You’ve got the job—congratulations!—but what you don’t have is a salary offer that makes you want to shout from the rooftops with joy. Luckily, you don’t have to take the first salary offer you’re given—and we’re not talking about rejecting the job entirely. Instead, you can negotiate up to $15,000 more per year with these insider secrets from Josh Doody, salary negotiation coach and author of Fearless Salary Negotiation. So let’s get down to haggling.
Oh, and if you’re nervous, don’t be—the pluses of negotiating a starting salary significantly outweigh any perceived negatives. As Doody points out, negotiating “literally pays off in terms of a bigger paycheck, which means you can take that extra vacation, get out of debt faster, or save up for your new house. It also sends a signal to potential employers and to yourself that you are a business-savvy person who thinks about more than the day-to-day responsibilities of your job; you think about value to the business, and that’s appealing.”
Don’t divulge too much.
Your potential employer may ask you to share what you earn in your current position, but Doody warns against it. He says, “do not disclose your current or expected salary. You will very likely cost yourself money and make it difficult to negotiate your offer later on.” Also, if you live in New York, California, Oregon or cities like New Orleans, it’s illegal for a company to ask you what you make; if they do, it may be a warning sign that this is not the best company to work for.
According to Doody, a lot of companies will low-ball an offer, leaving money in the company coffer in case you’re the kind of candidate who is unafraid to negotiate. With that in mind, “my rule of thumb is that you should counteroffer between 10 percent and 20 percent above the initial offer,” says Doody. “You will often end up somewhere under your counter but over your initial offer.” And 20 percent could very well mean another $15,000.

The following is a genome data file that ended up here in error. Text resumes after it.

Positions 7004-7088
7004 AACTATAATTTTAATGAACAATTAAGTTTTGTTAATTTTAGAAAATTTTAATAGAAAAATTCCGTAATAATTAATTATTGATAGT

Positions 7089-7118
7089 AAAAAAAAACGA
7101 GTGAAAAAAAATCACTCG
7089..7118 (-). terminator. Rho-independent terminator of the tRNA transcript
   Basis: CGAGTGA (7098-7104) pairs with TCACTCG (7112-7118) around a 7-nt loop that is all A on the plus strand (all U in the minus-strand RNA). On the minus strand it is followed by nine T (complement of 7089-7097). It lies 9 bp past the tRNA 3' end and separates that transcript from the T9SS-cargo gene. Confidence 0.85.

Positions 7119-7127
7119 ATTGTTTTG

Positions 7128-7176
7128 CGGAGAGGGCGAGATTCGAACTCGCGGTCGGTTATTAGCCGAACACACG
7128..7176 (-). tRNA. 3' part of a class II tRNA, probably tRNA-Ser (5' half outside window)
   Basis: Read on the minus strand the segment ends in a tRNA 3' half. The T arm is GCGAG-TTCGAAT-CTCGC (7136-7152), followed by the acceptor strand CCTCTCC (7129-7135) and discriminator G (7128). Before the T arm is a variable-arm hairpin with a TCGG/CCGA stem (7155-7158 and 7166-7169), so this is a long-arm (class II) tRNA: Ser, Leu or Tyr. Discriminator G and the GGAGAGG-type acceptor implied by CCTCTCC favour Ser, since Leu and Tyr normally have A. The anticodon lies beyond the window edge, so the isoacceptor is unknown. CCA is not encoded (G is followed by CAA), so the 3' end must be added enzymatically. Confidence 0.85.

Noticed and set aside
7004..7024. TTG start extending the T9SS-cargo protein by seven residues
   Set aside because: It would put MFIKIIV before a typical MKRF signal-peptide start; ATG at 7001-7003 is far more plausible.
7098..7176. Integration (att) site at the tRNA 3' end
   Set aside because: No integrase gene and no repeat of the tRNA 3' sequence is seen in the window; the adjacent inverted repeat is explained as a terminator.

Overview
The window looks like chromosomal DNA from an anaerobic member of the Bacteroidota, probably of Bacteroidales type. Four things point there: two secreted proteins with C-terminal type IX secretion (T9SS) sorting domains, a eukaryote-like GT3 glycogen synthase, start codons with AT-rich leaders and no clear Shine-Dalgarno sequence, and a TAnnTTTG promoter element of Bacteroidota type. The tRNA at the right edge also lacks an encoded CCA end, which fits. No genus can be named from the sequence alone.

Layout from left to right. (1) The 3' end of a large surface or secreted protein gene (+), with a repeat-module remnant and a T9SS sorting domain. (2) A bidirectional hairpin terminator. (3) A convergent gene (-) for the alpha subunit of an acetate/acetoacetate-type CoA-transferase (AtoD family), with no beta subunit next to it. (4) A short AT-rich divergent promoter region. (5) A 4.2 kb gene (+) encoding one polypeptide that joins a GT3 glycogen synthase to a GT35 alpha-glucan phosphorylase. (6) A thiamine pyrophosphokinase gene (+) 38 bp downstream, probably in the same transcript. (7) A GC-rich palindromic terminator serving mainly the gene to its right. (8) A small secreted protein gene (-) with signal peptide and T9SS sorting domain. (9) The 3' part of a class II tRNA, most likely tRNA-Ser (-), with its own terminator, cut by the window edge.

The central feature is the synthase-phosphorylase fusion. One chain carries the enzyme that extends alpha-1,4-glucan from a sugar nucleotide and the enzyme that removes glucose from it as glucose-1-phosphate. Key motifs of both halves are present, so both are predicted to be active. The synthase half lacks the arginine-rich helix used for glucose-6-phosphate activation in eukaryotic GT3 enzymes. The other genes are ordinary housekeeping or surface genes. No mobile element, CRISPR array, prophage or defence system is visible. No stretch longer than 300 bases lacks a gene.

Don’t stop too soon.
“Counter offering … will be your biggest tool for negotiating a better job offer,” says Doody. “But even after you counter offer, there may be opportunities to improve non-salary aspects of your offer if you keep negotiating.” If the potential employer doesn’t give you a firm “yes” to your salary request, “then the door is still open to negotiate things like vacation time, signing bonuses, or equity,” Doody points out. Not all of these are cold, hard cash—but they have value that can quickly add up over time at the company.
Know your worth.
One of the biggest keys to salary negotiating success is knowing what you are worth, both at the company and in the marketplace. To determine your worth, you must find your market value for your skill set and experience in your industry, geographic location, and at the specific company to which you’re applying, says Doody. “I recommend salary research tools like Glassdoor’s to get a ballpark of your market value,” he says. “And you can also learn more about what other folks with a similar skill set and experience are making through conversations with professional colleagues—at a conference, for example.”
Negotiating may not come naturally to you—but there’s no reason to say you’re sorry for going after a more sizeable salary. “Negotiating is uncomfortable, and our natural tendency is to try to smooth the edges on a difficult conversation,” Doody says. But, “saying ‘sorry’ could signal to the recruiter or hiring manager that you might be willing to back down, and that could be expensive. Don’t apologize for negotiating.” Be confident!